CHAPTER SEVEN

DEATH

Every cell in your body holds a clock. It began to tick the moment your parents’ genetic material merged to form you, and it will stop when you disintegrate back into the world once more.

Getting old is inevitable, we tell ourselves. Babies grow into children, into lovers, into adults who examine their thinning skin and falling hair, into old age, and die. If we’re lucky, we’ll get 80 years. The octopus lives for less than five years, in a rainbow of patterns and loneliness, and then dies in the great birthing of thousands of eggs.

Only getting old isn’t inevitable.

Growing old and dying are evolutionary strategies. Just like figuring out which senses you need, or what approach to mating will be most successful, each animal has its own biological clock.

The longest lasting clock belongs to a mollusk, of course: the ocean quahog clam. Quahog clams regularly live for hundreds of years in the cold seas of the North Atlantic. Chances are that next time you order chowder, you’ll be chewing on a little creature born when the United States were still colonies ruled by Britain.

The oldest animal we’ve discovered so far, a quahog clam called Ming, was born off the chilly Icelandic coast back when we thought the sun spun around the earth and the devil snuck into our mouths when we sneezed. By the time it died, 507 years later, we had mapped the human genome and could rocket to the moon.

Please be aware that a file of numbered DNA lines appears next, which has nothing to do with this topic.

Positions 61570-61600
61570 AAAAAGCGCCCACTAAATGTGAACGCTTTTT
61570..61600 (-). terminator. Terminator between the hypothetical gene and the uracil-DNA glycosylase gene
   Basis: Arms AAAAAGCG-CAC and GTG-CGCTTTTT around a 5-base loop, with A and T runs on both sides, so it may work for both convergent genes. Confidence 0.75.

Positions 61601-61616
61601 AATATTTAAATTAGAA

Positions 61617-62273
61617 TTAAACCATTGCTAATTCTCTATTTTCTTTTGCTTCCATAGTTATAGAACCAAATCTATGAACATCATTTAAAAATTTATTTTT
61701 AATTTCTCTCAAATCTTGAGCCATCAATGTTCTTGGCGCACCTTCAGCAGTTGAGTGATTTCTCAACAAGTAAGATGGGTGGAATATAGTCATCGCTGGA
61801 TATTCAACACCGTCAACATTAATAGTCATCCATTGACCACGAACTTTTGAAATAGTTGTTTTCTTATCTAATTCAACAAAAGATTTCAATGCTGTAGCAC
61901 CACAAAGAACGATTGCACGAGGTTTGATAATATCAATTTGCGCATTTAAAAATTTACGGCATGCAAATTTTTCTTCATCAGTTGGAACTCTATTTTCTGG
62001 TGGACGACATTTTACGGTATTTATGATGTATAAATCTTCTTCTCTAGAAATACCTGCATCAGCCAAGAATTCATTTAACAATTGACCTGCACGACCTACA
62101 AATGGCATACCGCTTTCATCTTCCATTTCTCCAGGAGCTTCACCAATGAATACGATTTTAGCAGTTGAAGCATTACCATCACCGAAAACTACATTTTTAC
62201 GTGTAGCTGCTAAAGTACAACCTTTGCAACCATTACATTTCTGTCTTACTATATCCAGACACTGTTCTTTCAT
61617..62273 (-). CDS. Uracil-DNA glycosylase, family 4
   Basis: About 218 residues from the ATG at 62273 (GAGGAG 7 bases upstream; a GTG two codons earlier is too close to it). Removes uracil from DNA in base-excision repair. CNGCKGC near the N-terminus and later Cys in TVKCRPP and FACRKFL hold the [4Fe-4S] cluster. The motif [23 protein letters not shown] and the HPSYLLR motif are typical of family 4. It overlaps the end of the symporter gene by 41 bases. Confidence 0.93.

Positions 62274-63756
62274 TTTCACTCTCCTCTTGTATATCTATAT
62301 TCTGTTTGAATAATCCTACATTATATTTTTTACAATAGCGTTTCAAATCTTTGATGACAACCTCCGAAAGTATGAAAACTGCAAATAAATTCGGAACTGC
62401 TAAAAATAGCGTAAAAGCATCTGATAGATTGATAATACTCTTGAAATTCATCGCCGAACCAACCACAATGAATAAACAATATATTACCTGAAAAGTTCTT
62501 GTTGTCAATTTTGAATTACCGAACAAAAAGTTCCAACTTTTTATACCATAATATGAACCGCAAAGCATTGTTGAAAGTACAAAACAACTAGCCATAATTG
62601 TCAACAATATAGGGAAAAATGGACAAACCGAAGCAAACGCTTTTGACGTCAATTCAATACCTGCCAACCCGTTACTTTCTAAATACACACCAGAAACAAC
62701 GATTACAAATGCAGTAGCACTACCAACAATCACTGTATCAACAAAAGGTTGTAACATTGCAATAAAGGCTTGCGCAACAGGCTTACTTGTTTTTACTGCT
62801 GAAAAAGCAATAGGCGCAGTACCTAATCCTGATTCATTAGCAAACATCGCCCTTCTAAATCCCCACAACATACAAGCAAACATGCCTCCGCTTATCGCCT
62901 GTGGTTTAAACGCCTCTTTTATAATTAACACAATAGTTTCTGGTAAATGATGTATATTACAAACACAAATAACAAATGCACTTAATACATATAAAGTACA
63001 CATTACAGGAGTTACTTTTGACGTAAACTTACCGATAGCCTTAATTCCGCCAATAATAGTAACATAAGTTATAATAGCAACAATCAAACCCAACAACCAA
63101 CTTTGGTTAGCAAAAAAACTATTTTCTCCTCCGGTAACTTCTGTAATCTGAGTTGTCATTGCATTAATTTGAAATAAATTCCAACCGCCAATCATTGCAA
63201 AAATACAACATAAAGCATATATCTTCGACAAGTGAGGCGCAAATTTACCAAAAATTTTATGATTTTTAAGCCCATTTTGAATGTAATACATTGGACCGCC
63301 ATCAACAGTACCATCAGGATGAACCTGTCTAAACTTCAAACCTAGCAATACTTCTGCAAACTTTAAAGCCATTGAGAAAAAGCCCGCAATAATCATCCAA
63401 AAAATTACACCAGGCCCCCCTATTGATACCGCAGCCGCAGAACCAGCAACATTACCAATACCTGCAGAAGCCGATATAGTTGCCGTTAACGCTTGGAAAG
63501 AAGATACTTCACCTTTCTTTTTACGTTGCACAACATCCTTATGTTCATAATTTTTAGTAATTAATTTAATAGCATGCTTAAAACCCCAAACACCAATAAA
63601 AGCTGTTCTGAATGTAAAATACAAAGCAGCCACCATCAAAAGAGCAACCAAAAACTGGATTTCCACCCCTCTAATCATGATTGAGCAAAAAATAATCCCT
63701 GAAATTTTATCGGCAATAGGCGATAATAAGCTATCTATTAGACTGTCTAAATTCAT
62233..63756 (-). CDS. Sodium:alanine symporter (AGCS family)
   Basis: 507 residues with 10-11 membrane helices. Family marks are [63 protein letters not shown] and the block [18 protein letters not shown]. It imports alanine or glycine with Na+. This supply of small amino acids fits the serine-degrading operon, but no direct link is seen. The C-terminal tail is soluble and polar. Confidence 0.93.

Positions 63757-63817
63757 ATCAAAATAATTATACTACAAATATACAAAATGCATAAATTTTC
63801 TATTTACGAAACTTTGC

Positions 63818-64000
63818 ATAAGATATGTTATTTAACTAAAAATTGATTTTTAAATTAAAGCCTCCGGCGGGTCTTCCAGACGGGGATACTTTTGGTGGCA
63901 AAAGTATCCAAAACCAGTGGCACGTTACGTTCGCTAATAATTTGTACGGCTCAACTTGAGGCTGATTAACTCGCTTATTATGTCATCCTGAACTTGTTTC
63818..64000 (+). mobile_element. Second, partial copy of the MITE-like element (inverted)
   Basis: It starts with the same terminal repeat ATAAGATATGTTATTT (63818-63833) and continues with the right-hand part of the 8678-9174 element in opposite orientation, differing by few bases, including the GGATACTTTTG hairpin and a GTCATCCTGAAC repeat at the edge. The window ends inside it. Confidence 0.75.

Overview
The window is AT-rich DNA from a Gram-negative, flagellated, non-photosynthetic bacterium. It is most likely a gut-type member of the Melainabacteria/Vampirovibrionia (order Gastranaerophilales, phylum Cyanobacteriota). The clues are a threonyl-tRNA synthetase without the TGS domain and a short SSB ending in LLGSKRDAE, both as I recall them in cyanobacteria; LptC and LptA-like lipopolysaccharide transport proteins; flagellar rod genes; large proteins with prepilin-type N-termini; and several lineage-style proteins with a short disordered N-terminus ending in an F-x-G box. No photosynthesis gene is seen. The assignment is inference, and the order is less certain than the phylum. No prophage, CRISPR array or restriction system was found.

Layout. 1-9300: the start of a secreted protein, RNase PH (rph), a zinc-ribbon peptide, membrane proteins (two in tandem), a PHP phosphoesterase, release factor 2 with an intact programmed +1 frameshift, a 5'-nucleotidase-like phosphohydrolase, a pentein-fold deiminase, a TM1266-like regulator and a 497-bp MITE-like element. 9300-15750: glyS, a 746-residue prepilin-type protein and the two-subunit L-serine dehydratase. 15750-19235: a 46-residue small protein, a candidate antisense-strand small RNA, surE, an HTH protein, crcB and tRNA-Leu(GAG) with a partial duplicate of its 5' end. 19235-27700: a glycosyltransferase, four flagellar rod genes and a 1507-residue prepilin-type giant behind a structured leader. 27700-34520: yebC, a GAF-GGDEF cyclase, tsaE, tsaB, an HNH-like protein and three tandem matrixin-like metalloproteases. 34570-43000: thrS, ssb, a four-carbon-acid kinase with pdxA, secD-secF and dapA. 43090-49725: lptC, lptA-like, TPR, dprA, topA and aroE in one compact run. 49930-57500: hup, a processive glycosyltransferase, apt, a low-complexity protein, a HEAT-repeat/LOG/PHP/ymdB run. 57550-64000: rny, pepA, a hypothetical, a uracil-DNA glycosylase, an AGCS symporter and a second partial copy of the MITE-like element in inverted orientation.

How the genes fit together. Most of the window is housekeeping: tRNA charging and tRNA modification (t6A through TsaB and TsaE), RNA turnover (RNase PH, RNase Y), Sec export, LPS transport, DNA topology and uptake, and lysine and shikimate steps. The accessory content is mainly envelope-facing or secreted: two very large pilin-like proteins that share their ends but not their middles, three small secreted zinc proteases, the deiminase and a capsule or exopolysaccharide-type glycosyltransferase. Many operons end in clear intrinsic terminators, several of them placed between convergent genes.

What is aging, anyway? At its simplest, it is a cycle of cell replication. Cells reproduce, and we grow. If the DNA packed inside a cell gets damaged, the cell stops reproducing and we get a new wrinkle.

Replication is an aggressive act, tearing the cell in two. Every copy wears down the DNA inside, eventually forcing the cell to stop duplicating.

Living in the freezing waters off Iceland slowed Ming’s metabolic rate, and it took longer for its cells to replicate. This preserved Ming’s DNA and kept its cells nice and fresh.

Even when its cells did replicate, the tips of Ming’s DNA were protected by caps called telomeres, which the clams actively repair.

Humans have telomeres too. But like most other animals, we don’t maintain them as well as quahog clams.

Even at 507, Ming the clam didn’t die of old age. It was collected by scientists investigating marine climate change, who use the growth rings in clam shells to analyze year-by-year shifts in the composition of the oceans.

Ming left us a message in its ancient rings. Humans, it said, see the world from a limited perspective that mirrors their life spans. We begin and end life in a small slice of the quahog’s shell. Our short lives are becoming a big problem.


more death

  • Nine out of ten shells are dextral, meaning that they spiral open to the right.
  • Shells that are bought while on vacation are rarely from the beach - they are taken off of living animals.
  • We can trace early human migration through Africa by following large piles of mussel shells called middens.
  • Many New York City streets are supported by shells taken from the middens of the local Native American tribes. Pearl Street, in Lower Manhattan, is named after the enormous midden that used to sit at its end.